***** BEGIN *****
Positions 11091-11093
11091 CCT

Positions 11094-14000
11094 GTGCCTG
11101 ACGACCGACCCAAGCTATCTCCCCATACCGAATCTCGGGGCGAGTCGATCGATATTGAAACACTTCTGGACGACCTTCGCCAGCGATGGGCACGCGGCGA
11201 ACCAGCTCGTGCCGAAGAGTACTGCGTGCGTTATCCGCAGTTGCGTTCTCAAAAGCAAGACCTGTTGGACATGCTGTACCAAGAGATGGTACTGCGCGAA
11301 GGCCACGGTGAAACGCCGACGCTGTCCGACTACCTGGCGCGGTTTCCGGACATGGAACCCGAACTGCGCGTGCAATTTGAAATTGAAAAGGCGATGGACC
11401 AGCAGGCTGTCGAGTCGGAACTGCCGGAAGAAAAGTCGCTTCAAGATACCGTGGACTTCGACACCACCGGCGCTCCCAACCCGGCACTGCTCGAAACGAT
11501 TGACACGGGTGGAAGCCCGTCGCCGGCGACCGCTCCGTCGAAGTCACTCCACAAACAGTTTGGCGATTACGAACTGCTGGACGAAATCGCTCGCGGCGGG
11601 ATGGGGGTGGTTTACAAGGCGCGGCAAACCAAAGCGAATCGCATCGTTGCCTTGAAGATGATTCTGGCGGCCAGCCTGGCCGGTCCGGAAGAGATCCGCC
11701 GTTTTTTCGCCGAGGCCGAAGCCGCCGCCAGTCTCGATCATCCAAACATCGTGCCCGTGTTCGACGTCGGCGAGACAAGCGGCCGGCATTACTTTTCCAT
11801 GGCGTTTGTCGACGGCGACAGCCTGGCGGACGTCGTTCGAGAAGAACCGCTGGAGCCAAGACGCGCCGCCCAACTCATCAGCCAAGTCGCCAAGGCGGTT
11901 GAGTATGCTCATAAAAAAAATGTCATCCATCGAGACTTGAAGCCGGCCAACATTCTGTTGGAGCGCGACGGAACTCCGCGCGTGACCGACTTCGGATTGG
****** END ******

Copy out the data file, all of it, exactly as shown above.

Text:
Positions 11091-11093
11091 CCT

Positions 11094-14000
11094 GTGCCTG
11101 ACGACCGACCCAAGCTATCTCCCCATACCGAATCTCGGGGCGAGTCGATCGATATTGAAACACTTCTGGACGACCTTCGCCAGCGATGGGCACGCGGCGA
11201 ACCAGCTCGTGCCGAAGAGTACTGCGTGCGTTATCCGCAGTTGCGTTCTCAAAAGCAAGACCTGTTGGACATGCTGTACCAAGAGATGGTACTGCGCGAA
11301 GGCCACGGTGAAACGCCGACGCTGTCCGACTACCTGGCGCGGTTTCCGGACATGGAACCCGAACTGCGCGTGCAATTTGAAATTGAAAAGGCGATGGACC
11401 AGCAGGCTGTCGAGTCGGAACTGCCGGAAGAAAAGTCGCTTCAAGATACCGTGGACTTCGACACCACCGGCGCTCCCAACCCGGCACTGCTCGAAACGAT
11501 TGACACGGGTGGAAGCCCGTCGCCGGCGACCGCTCCGTCGAAGTCACTCCACAAACAGTTTGGCGATTACGAACTGCTGGACGAAATCGCTCGCGGCGGG
11601 ATGGGGGTGGTTTACAAGGCGCGGCAAACCAAAGCGAATCGCATCGTTGCCTTGAAGATGATTCTGGCGGCCAGCCTGGCCGGTCCGGAAGAGATCCGCC
11701 GTTTTTTCGCCGAGGCCGAAGCCGCCGCCAGTCTCGATCATCCAAACATCGTGCCCGTGTTCGACGTCGGCGAGACAAGCGGCCGGCATTACTTTTCCAT
11801 GGCGTTTGTCGACGGCGACAGCCTGGCGGACGTCGTTCGAGAAGAACCGCTGGAGCCAAGACGCGCCGCCCAACTCATCAGCCAAGTCGCCAAGGCGGTT
11901 GAGTATGCTCATAAAAAAAATGTCATCCATCGAGACTTGAAGCCGGCCAACATTCTGTTGGAGCGCGACGGAACTCCGCGCGTGACCGACTTCGGATTGG